Just like Microsoft Office software, SCADA software also faces the problem of piracy. Industry is most severely affected in those parts of the world that lack strong enforcement of intellectual property (IP) laws.
The potential risks of using pirated SCADA software are quite high. For example, software vulnerabilities (bugs) may suddenly stop a SCADA application from running or fail to generate an alarm when a shutdown occurs. The poblem escalates over time as pirated software typically cannot receive official updates from the vendor. On top of that is the concern of problems resulting from malicious code inserted into the pirated SCADA software by the hacker.
Despite these concerns, pirated SCADA software remains popular. The primary reason for this is that many large automation suppliers do not view SCADA as a core revenue source, but an additional product to be sold along with their automation hardware products. As a result, these vendors often ignore pirated software products because hardware is their main focus of attention. Plus, the existence of pirated SCADA can be seen by such vendors as still helping to boost brand recognition.For pure SCADA suppliers, however, the scenario is entirely different, as they are badly harmed by the pirated software.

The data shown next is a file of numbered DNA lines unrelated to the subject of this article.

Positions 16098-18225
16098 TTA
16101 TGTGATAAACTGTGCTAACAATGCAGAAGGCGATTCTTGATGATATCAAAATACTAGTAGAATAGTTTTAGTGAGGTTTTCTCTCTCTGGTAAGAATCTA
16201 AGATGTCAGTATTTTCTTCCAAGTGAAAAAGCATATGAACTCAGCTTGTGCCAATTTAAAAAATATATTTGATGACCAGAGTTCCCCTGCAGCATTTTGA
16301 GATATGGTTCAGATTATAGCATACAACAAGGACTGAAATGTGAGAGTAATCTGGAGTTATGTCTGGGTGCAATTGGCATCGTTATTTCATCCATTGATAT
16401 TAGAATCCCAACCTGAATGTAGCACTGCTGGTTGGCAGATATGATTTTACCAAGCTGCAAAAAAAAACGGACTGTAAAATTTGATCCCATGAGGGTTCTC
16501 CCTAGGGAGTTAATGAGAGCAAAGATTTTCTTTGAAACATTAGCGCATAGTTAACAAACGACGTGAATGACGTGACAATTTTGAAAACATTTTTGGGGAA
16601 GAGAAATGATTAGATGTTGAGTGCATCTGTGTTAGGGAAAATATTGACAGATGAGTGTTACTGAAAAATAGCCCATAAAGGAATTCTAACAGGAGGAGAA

In industries where the stakes are highest, such as in oil & gas and power generation, we have found that pirated SCADA is rarely used. However, pirated SCADA is found more frequently in small OEM applications, such as low-end machinery production or in industries where system stability is not a priority.
To combat this problem, SCADA vendors are working hard to protect their interests and are taking steps such as providing a licenced hardware lock to customers, educating customers about the legal use of SCADA, and frequently updating their software to prevent hacking.